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For first 2024 rally, Trump makes a provocative, symbolic choice

Between the former president’s increasingly hysterical rhetoric and references to violence, it strains credulity to see the Waco selection as coincidental.


The United States is a big country. When Donald Trump and his political operation were trying to choose the location of his first big rally of the 2024 campaign cycle, the former president had thousands of options.

He could’ve focused on Iowa, home to the Republican Party’s first caucuses. He could’ve prioritized early primary states, such as New Hampshire and South Carolina. He could’ve stuck with his adopted home state of Florida. In 2016, one of his first rallies was in Arizona, and he could’ve returned to the Grand Canyon State simply as a matter of tradition.

But the former president instead settled on Texas — a state that doesn’t appear to have special strategic significance for Trump’s comeback bid. What’s more, the Republican had plenty of choices within the Lone Star State — Texas is massive, with nearly 270,000 square miles — before settling on the city with the 24th largest population in the state.

Or put another way, Team Trump, with seemingly endless options, is holding its first big 2024 rally in Waco. The New York Times reported:

The date falls in the middle of the 30th anniversary of the weekslong standoff involving federal agents and followers of Mr. Koresh that left 82 Branch Davidians and four agents dead at Mount Carmel, the group’s compound east of the city.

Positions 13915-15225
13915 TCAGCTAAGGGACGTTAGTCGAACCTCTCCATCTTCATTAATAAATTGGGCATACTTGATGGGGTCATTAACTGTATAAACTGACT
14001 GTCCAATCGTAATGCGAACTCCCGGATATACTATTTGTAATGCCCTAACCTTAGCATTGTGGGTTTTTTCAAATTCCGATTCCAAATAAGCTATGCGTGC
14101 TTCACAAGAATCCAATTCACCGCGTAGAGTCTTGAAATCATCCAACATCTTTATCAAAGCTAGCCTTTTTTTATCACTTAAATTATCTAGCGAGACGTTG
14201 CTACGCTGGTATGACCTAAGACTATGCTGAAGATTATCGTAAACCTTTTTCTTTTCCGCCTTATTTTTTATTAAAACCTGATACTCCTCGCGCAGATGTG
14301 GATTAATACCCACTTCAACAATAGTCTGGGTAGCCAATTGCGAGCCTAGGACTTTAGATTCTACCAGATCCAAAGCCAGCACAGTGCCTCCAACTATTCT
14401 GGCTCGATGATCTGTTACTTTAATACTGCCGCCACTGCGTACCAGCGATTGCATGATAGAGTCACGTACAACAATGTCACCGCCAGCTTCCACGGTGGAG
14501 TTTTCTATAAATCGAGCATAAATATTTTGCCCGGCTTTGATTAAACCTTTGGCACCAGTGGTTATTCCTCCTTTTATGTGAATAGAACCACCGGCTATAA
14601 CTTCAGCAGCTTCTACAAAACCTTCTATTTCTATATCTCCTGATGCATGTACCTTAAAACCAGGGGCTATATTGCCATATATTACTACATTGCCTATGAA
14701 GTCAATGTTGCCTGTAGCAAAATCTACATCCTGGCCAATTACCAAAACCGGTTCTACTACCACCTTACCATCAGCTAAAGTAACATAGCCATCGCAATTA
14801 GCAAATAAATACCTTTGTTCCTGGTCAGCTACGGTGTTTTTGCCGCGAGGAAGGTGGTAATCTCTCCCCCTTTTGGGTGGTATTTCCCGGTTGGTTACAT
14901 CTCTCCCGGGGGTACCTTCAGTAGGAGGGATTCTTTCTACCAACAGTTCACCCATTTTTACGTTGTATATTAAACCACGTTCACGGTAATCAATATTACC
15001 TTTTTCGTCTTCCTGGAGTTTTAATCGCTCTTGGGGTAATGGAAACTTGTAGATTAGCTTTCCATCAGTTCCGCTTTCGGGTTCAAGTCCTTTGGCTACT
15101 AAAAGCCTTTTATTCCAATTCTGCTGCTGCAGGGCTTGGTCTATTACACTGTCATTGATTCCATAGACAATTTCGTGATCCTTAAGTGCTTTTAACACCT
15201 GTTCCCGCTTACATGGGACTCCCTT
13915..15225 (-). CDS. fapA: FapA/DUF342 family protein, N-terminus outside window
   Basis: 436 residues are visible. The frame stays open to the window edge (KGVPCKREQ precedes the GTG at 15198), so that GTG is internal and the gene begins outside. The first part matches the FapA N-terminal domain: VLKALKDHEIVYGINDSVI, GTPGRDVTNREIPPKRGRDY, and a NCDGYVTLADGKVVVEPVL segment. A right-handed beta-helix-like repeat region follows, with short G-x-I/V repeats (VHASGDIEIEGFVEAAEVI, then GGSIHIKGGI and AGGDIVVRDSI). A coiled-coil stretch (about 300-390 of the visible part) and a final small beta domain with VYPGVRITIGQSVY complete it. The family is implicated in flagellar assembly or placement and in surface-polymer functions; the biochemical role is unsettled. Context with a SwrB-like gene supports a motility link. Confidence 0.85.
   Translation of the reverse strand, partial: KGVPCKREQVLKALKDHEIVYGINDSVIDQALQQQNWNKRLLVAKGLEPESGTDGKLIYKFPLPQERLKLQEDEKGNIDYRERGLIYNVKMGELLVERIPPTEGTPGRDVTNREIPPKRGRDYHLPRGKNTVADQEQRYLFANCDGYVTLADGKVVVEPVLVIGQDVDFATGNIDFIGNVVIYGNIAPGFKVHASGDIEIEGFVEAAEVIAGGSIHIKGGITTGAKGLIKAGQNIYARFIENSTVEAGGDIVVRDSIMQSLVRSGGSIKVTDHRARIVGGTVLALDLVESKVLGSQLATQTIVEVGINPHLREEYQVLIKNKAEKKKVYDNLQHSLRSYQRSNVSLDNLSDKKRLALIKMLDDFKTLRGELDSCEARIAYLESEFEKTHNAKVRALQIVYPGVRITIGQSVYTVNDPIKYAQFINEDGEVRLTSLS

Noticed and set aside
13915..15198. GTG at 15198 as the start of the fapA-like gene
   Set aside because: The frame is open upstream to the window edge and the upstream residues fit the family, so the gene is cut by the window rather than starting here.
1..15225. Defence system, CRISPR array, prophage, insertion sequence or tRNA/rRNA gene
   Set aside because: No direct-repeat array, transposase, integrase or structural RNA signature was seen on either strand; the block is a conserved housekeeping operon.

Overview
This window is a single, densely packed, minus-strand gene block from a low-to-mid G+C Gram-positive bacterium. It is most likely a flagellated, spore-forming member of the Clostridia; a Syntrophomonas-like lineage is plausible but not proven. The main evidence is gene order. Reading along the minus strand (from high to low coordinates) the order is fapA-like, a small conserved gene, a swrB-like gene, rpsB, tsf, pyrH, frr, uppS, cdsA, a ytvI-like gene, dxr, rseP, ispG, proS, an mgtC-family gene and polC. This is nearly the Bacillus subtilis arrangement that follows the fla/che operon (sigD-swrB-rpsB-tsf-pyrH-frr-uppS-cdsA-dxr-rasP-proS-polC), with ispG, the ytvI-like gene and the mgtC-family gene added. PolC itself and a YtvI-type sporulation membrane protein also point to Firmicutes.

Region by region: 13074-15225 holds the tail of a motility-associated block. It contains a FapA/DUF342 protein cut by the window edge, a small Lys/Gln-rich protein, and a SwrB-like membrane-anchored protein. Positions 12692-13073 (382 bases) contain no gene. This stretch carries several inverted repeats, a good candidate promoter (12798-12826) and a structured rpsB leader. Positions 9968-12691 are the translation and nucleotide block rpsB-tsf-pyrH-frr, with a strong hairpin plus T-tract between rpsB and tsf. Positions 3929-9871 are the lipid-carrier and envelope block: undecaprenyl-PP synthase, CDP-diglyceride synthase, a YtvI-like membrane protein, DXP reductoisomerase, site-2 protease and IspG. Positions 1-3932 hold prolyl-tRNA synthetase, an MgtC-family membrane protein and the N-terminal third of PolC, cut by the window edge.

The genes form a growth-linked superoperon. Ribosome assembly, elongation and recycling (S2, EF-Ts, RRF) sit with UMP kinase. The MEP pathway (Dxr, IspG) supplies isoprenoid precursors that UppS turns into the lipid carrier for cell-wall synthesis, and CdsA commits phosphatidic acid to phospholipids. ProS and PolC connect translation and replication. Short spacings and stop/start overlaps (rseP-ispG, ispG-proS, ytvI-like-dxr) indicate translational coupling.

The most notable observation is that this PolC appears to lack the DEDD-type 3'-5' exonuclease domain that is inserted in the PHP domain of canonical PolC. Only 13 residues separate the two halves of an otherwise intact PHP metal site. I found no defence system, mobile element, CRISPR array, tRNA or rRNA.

To be sure, other candidates have chosen symbolically significant locations for key campaign events. Ronald Reagan’s 1980 campaign, for example, touted “states’ rights” at a county fair near Philadelphia, Miss. It was not lost on anyone that this was the same Mississippi community where three civil rights activists were murdered 16 years earlier by a gang of KKK members.

In other words, Reagan sent an unmistakable signal with his choice of events. Decades later, it’s hardly outlandish to believe Trump is doing something similar now.

But if Reagan wanted to wink and nod at white southerners, what exactly might Trump be trying to say by heading to Waco? The editorial board of The Houston Chronicle argued that the Republican is deliberately stoking dangerous fires.

The GOP-friendly city of Waco — Trump won McLennan County by more than 20 percentage points in 2020 — has every right, of course, to host a former president, the leading contender for the 2024 Republican presidential nomination, but “Waco” the symbol, like “Philadelphia, Miss.,” the symbol, means something else entirely. “Waco” has become an Alamo of sorts, a shrine for the Proud Boys, the Three Percenters, the Oath Keepers and other anti-government extremists and conspiracists.

“Militia members and conspiracists,” the Chronicle’s editors added, “know exactly what Trump’s Waco visit symbolizes.”

In fairness, I should note that Trump’s aides have said there is no subtext. The campaign operation told the Times, for example, that they chose Waco because it’s “centrally located and close to all four of Texas’ biggest metropolitan areas — Dallas/Fort Worth, Houston, Austin and San Antonio — while providing the necessary infrastructure to hold a rally of this magnitude.”

Maybe so. Then again, Team Trump says a lot of things, and it’s often tough to know what, if anything, to believe.

But between the former president’s increasingly hysterical rhetoric and references to violence, it strains credulity to see the Waco selection as coincidental.